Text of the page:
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We're on the March, But Can We Win?

Despite official U.S. government announcements that we have not yet decided if we will invade Iraq, the military has ordered the movement of tens of thousands of men and tons of supplies to the Gulf region on a scale not seen since Desert Storm. We're going ahead with the war against Iraq, despite the fact that when we played out the scenario in a recent wargame, we lost.

This slow military build-up is the same thing that happened prior to the Gulf war, along with the same official denials. The U.S. navy has chartered a large civilian cargo carrier they claim will be used to take tanks to the Gulf at the end of September. However, sources familiar with the ship?s cargo say it consists of missiles and ammunition. 20,000 U.S. Marines from Camp Pendelton will arrive in the region in mid-October, while 2,000 troops are already stationed in Jordan to give Israel advance warning against an Iraqi attack launched in response to the U.S. invasion.

Allied aircraft have struck several Iraqi military sites recently. These attacks were common during the Clinton administration but were discontinued by Bush since they did not cause Saddam to back down. Their resumption is part of the upcoming invasion of Baghdad. ?What is clear,? says one anonymous source, ?is that the U.S. and Britain have begun the air phase that would be required for a wider attack, launching raids under the auspices of the existing no-fly zones. The intention is that Iraq will have no air defense capability at all should the U.S. and U.K. decide to attack. It is a pretty strong message to Saddam.?

Since the Gulf war, the U.S. has more than doubled the rate at which it can ship troops around the world, and we now have the use of bases in Georgia, Uzbekistan and Turkmenistan, which we didn?t have at the time of the Gulf war, as well as huge old Soviet airbases in Bulgaria and Romania.

This summer, the military staged a ?wargame? rehearsal, known as the Millennium Challenge, of the upcoming war with Iraq?and the U.S. lost. The wargame used over 13,000 troops, hundreds of computers and cost $250 million.

This wargame was won by Lieutenant General Paul Van Riper, who played the role of Saddam Hussein. In the first few days of the exercise, using surprise tactics, the 64-year-old Vietnam vet sank most of the U.S. expeditionary fleet in the Persian Gulf, bringing the U.S. assault to a halt.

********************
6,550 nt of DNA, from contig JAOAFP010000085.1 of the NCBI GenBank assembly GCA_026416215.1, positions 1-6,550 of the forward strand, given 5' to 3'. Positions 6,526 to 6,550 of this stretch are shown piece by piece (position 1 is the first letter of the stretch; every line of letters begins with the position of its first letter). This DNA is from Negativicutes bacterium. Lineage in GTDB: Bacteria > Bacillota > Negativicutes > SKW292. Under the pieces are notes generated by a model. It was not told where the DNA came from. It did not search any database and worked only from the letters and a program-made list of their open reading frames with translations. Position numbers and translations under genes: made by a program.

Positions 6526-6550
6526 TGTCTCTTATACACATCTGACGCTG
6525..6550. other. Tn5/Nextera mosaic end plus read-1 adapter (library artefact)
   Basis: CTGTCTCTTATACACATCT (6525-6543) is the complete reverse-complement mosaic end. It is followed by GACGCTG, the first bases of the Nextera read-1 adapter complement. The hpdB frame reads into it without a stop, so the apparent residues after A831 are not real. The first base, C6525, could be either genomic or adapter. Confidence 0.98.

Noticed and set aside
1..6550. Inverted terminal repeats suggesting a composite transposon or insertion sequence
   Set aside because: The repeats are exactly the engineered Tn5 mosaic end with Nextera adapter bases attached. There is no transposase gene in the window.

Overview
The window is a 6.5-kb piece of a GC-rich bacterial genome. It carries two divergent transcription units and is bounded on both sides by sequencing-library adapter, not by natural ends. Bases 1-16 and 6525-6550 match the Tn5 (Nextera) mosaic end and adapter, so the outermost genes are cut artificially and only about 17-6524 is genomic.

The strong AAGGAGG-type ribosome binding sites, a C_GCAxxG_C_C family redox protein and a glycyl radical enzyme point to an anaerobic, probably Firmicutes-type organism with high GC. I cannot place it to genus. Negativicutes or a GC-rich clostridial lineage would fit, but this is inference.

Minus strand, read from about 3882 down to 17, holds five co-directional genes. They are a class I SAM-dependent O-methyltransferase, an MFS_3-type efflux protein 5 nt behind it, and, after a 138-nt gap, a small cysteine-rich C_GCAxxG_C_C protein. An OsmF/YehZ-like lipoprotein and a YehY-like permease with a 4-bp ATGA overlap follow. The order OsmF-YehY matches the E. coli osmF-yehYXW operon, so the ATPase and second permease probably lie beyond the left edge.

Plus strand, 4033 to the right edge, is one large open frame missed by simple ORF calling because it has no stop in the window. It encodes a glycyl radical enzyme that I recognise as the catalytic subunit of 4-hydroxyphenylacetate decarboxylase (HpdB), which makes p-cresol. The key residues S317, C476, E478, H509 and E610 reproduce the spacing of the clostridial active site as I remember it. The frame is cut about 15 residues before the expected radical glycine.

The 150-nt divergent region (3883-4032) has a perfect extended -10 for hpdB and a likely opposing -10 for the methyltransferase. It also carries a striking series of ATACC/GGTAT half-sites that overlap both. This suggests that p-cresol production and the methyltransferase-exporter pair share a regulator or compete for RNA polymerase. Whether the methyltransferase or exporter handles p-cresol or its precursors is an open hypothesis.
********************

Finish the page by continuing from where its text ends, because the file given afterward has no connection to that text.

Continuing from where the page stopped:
Faced with an embarrassing end to the most expensive and sophisticated wargame in U.S. history, the Pentagon pretended the whole thing hadn?t happened. They ordered the ?dead? troops back to life and ?raised? the sunken fleet. They instructed the enemy to look the other way while marines performed amphibious landings. Eventually, Van Riper got so fed up with all this cheating that he refused to play anymore.

The wargame results might have been hushed up, if the Pentagon could have kept Van Riper quiet. A straight-talking marine with a purple heart from Vietnam, he says, ?Nothing was learned from this. A culture not willing to think hard and test itself does not augur well for the future.?

Millennium Challenge was planned for two years and involved the army, navy, air force and marines. The exercises were partly real, with 13,000 troops spread across the United States, supported by actual planes and warships. The virtual part of the wargame was fought using sophisticated computer models.

The game was set in 2007 and pitted Blue forces (the U.S.) against a country called Red, which was a militarily powerful nation on the Persian Gulf that with a crazed megalomaniac dictator (Van Riper). When the exercises were first planned in 2000, Red could have been Iran. But by July, when the game actually began, Red was definitely Saddam.

Van Riper thought Blue would try a surprise strike (which we seem to be doing right now), "so I decided I would attack first," he says. As the U.S. fleet entered the Gulf, Van Riper gave a signal in a coded message broadcast from the minarets of mosques at the call to prayer. Seemingly harmless pleasure boats and propeller planes suddenly rammed into Blue boats and airfields along the Gulf in al-Qaeda-like suicide attacks. Meanwhile, cruise missiles fired from some of the small boats sank the only U.S. aircraft carrier and two marine helicopter carriers. The tactics were based on the al-Qaeda attack on the USS Cole in Yemen two years ago. Sixteen ships were sunk altogether, along with thousands of marines. If it had really happened, it would have been the worst naval disaster since Pearl Harbor.

The officers refereeing the wargame told him that U.S. electronic warfare planes had zapped his microwave communications systems. ?You're going to have to use cellphones and satellite phones now, they told me. I said no, no, no - we're going to use motorcycle messengers and make announcements from the mosques," he says. "But they refused to accept that we'd do anything they wouldn't do in the west.

?A phrase I heard over and over was, ?That would never have happened,?? says Van Riper. ?And I said, ?Nobody would have thought that anyone would fly an airliner into the World Trade Center.??

To learn more,3604,786992,00.html,click here and 12239,788217,00.html,here.

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